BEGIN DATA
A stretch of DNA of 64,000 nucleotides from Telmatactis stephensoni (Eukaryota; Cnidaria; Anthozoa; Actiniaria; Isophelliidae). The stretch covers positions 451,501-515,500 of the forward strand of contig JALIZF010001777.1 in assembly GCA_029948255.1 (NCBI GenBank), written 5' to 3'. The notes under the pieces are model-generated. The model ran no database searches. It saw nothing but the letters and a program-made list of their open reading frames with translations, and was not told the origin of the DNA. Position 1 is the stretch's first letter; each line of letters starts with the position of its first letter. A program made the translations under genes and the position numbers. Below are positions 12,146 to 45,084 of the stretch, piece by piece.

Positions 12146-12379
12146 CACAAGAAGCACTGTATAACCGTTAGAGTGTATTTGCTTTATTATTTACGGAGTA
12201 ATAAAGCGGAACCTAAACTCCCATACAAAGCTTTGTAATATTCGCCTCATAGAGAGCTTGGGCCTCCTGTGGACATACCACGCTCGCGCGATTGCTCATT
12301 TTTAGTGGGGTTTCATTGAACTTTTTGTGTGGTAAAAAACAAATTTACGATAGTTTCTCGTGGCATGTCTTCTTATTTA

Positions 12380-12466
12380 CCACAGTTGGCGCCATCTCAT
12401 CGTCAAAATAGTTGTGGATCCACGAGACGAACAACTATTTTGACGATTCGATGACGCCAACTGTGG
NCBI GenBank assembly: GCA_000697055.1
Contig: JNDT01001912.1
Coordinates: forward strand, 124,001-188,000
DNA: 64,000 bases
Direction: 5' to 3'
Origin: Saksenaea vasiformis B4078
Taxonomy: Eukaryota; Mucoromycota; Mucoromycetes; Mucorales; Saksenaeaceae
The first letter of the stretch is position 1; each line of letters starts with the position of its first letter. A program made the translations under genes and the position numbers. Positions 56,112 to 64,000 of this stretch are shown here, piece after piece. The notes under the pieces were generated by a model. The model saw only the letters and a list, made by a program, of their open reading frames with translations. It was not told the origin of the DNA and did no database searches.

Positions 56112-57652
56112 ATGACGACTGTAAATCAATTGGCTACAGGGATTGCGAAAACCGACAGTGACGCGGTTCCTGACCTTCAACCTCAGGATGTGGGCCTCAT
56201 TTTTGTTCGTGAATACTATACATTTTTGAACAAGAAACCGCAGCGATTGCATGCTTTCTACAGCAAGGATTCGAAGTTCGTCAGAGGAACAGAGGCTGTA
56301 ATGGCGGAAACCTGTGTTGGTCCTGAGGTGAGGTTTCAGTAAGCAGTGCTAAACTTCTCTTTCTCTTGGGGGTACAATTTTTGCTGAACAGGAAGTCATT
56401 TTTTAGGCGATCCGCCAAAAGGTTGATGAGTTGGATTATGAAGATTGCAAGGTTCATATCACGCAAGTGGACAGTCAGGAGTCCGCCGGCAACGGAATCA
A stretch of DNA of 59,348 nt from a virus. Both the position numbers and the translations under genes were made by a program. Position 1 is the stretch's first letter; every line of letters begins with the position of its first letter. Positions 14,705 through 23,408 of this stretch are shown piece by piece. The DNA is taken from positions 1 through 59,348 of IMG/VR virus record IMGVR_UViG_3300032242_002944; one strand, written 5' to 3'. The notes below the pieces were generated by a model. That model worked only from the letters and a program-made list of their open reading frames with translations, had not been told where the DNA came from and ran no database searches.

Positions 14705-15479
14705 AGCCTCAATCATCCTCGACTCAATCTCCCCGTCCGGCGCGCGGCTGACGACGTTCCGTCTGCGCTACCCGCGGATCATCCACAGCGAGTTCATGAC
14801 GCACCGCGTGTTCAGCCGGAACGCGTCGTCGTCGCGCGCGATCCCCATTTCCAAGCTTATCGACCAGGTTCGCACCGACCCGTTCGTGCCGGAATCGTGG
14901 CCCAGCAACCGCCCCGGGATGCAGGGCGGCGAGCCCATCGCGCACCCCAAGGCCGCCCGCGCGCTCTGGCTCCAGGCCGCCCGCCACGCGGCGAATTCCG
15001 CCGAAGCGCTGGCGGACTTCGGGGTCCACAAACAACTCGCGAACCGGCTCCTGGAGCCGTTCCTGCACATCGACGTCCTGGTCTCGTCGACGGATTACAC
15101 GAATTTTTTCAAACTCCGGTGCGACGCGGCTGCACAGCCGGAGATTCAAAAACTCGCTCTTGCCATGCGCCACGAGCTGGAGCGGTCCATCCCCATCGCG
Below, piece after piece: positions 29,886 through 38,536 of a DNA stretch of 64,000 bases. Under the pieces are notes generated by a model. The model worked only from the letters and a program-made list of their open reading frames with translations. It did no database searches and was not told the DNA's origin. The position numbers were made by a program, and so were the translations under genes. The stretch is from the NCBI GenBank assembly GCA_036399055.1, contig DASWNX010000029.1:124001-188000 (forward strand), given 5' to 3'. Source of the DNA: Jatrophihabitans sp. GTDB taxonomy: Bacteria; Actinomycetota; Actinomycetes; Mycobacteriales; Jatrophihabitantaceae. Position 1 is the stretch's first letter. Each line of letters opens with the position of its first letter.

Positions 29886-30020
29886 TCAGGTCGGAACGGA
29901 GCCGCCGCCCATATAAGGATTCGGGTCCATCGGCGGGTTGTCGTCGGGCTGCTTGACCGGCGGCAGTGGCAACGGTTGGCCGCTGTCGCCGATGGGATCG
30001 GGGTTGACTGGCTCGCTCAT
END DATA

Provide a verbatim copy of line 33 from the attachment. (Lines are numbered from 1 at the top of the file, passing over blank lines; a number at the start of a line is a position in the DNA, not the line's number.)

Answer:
30001 GGGTTGACTGGCTCGCTCAT